I really hate Goldie. Just as Chanticleer is a caricature of Elvis, Goldie is one of Marilyn Monroe: sexy, soft spoken, ditzy, and gold digging. But at least Marilyn brought some heart and humor to her characters. Goldie is just plain irritating. She represents everything that is wrong with “sexy animated heroines”. As extreme as Jessica Rabbit is, at least we can admire her for liking a goofy ass bunny instead of a super hunk with shoulders wider than a goal post. There's that whole "opposites attract" thing going on there. But the Chanticleer-Goldie romance is too easy, like all of Bluth's romances.

However, there is a brief little moment where he's pissed at her for keeping the fact that Edmund and et al are trying to find him. But through the gratuitous chase scene this is forgotten and the two end up living happily ever after on the farm. (What happened to your career, Goldie??)

Oh God, does this movie have faults but for my own sanity, I must not write about them. Andrew covered it anyway and I won’t doubly bitch. Instead I will lodge my complaints in list form.

1. The similarity of Fievel and Edmund’s floppy hats and dopey sleeves.

2. This wildly inappropriate flying phallus. (It’s even pink for Christ’s sakes!)

3. Any time Snipes eats.

4. Any time Patou narrates.

5. Or fusses with his shoe laces.

It's not all bad though. Personally, I enjoy those "Iron Helps Us Play" moments when a character is completely downtrodden and they hear snippets of previously recited dialogue to perk them up and get the job done. This movie has two which might be over kill to some, but then again the movie has two heroes, both dealing with a lack of confidence. Sometimes the only way to gain strength is repeat the positive (and sometimes negative) things others have said.

"After all...tomorrow is another day!"
The quality drop in Bluth’s films is definitely apparent by now. Even his fans can recognize this. I wanted to say something in my All Dogs Go to Heaven review simply because we went from super smart lab rats to Jewish emigrating mice to orphaned dinosaurs to zombie dogs. One of these things is not like the other in tone. But I figured this argument was best saved for Rock-a-Doodle since it’s the biggest mindfuck (so far).

It feels like Don Bluth was off his rocker a bit by now. Disney had kicked his ass at the box office in the All Dogs Go to Heaven vs. The Little Mermaid box office death match. Once he had seen The Rescuers Down Under in all its CAPS glory and heard that the next animated feature was an adaptation of "Beauty and the Beast", I can only assume he said “What the fuck?” and threw in the towel.

They're coming to take him away...
"Sun Do Shine" - Glen Campbell (Chanticleer)
"We Hate the Sun" - Christopher Plummer (Grand Duke)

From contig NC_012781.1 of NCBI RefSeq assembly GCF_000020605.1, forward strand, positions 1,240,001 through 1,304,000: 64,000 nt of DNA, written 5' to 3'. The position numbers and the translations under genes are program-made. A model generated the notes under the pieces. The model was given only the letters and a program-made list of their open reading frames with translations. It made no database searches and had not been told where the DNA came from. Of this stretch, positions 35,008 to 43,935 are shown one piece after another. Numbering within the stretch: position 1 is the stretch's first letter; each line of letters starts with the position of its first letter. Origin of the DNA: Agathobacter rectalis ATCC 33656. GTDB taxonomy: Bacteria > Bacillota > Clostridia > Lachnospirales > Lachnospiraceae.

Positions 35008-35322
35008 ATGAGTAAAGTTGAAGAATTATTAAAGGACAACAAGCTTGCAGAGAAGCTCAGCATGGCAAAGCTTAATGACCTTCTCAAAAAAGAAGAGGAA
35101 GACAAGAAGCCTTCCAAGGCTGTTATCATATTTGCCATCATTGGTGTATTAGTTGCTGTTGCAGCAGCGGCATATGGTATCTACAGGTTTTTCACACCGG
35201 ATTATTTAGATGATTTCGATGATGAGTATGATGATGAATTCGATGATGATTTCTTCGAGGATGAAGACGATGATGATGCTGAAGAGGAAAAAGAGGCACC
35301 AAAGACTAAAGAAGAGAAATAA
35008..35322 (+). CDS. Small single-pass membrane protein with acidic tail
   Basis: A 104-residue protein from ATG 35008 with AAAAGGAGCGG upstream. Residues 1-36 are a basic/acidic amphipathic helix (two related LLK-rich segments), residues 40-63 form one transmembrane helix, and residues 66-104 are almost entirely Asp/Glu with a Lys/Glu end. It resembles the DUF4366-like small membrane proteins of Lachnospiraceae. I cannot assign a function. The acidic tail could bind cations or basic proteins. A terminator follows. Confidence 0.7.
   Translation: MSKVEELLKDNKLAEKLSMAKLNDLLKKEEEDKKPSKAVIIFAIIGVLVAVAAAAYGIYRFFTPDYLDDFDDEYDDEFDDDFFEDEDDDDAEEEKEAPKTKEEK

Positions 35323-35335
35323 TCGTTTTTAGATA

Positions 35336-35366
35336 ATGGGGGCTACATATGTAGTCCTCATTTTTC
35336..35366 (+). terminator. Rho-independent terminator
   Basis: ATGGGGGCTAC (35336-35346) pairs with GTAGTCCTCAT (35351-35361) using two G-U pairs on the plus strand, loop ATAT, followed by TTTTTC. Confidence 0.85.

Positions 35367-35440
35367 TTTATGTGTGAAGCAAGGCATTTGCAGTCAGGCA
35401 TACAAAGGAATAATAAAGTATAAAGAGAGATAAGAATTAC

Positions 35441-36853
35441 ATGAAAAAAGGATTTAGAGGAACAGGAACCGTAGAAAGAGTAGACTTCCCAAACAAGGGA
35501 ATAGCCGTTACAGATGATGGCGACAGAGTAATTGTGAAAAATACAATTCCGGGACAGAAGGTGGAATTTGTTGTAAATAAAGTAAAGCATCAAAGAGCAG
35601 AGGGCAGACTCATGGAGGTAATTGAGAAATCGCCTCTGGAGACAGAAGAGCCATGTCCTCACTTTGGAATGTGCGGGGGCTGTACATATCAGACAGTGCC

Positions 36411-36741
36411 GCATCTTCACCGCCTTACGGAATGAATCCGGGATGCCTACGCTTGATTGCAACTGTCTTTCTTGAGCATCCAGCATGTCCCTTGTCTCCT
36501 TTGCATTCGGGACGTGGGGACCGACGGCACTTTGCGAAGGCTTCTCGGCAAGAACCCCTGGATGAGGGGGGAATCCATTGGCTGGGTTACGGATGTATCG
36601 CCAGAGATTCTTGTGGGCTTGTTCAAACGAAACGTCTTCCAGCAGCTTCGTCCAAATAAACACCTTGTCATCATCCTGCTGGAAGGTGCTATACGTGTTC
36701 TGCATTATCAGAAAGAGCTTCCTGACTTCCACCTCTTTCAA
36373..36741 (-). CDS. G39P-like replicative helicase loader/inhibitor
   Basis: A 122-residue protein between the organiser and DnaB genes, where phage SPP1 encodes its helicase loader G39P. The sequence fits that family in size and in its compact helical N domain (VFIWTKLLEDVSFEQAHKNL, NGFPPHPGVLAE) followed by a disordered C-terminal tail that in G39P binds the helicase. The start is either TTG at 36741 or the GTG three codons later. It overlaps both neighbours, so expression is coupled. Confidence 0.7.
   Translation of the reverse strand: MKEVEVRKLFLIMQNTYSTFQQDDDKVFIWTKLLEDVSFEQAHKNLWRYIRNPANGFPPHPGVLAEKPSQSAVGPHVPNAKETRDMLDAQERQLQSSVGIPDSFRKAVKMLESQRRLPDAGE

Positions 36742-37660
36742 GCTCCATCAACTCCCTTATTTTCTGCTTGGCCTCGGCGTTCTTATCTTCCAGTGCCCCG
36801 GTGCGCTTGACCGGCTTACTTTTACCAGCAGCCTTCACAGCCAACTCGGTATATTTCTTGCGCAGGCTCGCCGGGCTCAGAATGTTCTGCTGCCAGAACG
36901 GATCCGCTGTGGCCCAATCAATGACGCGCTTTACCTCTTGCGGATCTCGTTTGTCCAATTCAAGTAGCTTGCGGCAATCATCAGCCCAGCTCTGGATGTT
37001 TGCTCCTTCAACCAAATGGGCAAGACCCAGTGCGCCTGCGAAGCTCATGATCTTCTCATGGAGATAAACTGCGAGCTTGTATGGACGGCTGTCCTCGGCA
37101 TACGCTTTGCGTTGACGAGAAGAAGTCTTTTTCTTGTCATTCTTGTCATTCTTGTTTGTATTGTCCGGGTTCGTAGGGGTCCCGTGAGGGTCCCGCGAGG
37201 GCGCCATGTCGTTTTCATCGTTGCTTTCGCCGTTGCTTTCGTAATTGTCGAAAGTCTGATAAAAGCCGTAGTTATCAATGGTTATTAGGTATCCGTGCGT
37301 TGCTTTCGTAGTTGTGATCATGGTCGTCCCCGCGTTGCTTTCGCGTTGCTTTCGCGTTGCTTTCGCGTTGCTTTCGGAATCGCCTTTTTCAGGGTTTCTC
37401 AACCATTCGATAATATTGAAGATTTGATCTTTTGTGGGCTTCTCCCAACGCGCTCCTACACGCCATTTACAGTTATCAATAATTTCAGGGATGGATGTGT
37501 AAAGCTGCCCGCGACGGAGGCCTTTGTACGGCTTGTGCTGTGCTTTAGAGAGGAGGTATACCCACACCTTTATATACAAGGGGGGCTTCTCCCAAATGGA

"Come Back to You" - Glen Campbell
"Rock-A-Doodle" - Glen Campbell
"Bouncers' Theme Song" - Chorus
"Tweedle Te Dee" - Christopher Plummer
"Treasure Hunting Fever" - Glen Campbell
"Sink or Swim" - Ellen Greene (Goldie)
"Kiss n' Coo" - Glen Campbell and Ellen Greene
"Back to the Country" - Glen Campbell
"The Owls' Picnic" - Christoper Plummer
"Tyin' Your Shoes" - Phil Harris (Patou)

P.S. One final note: Rock-a-Doodle was released on DVD back in the early 2000's but has since gone out of print. Even the VHS Andrew and I rented from the video store was bootleg with a Xeroxed label taped on. It's ironic how this awful film is in such high demand and that a used DVD version on Amazon goes for $30. I guess Nostalgia is a crazy bitch goddess. Fear not, dear readers, for the whole thing is viewable on Youtube!

Tuesday, August 31, 2010

The Land Before Time (1988)

Title: The Land Before Time
Year: 1988
Rated: G
Run Time: 1 hour, 9 minutes

Gabriel Damon as Littlefoot
Candace Hutson as Cera
Judith Barsi as Ducky
Will Ryan as Petrie
Helen Shaver as Littlefoot's Mother
Pat Hingle as The Narrator/Rooter

Plot: Five orphan dinosaurs travel the ruins of their world, while grieving the loss of their families and banding together to face the odds of survival.
Based on: Unofficially the "Rite of Spring" segment of Fantasia...and Bambi. (According to Jordyn). But officially, an original screenplay.
Setting: 65 million years a galaxy far, far away...

Tagline: A new adventure is born.

Andrew's First Viewing: Early 90's.
Jordyn's First Viewing: Technically: Early 90's at daycare. Then...Drunk: February 2010 on VHS. Sober: August 27, 2010 on DVD.

Andrew's Comments
And welcome back to Bluthanized! You may have noticed our extended leave of absence (or, judging by our number of followers, maybe you didn’t…) and are fervently demanding an explanation. All I can say to that is, “It’s a good story, but this isn’t that sort of blog.”

Anyways, what movie are we on now? Right, The Land Before Time. Jordyn and I actually attempted to do a write-up on this one several months ago, but we made the mistake of watching it right after our Heavy Metal drinking game (we took a shot whenever a new set of breasts showed up; we were pretty tanked), and we never made it through. But I digress.

Sure to souse you up!
So yeah, back to Land. This one was HEAVY on my rotation list as a kid; I think I still have the VHS somewhere at my parents’ house, complete with dog-eared cover and cheesy early-90’s commercial for Pizza Hut. Of all of Don Bluth’s movies, I feel that this is the one that has aged best for me. Yes, Ducky and Petrie can be a bit grating, and Cera is still a total douche, but as far as tone, story, and animation, this one still holds up pretty well for me.

Universal truth: boys like dinosaurs.
The Land Before Time takes place during the twilight years of the dinosaurs, right when the climate is starting to change, and edible plant-life is becoming increasingly more difficult to find. The plot concerns Little Foot (an apatosaurus), Cera (a triceratops), Ducky (a duck-billed dinosaur), Petrie (a pterodactyl; see what they’re doing with the names so far?), and Spike (a stegosaurus) making their way to The Great Valley, a mythical Zion-esque land stuffed to the gills with green food (“tree stars”), clean water, and absolutely no carnivores whatsoever (the streets are also filled with cheese, no doubt).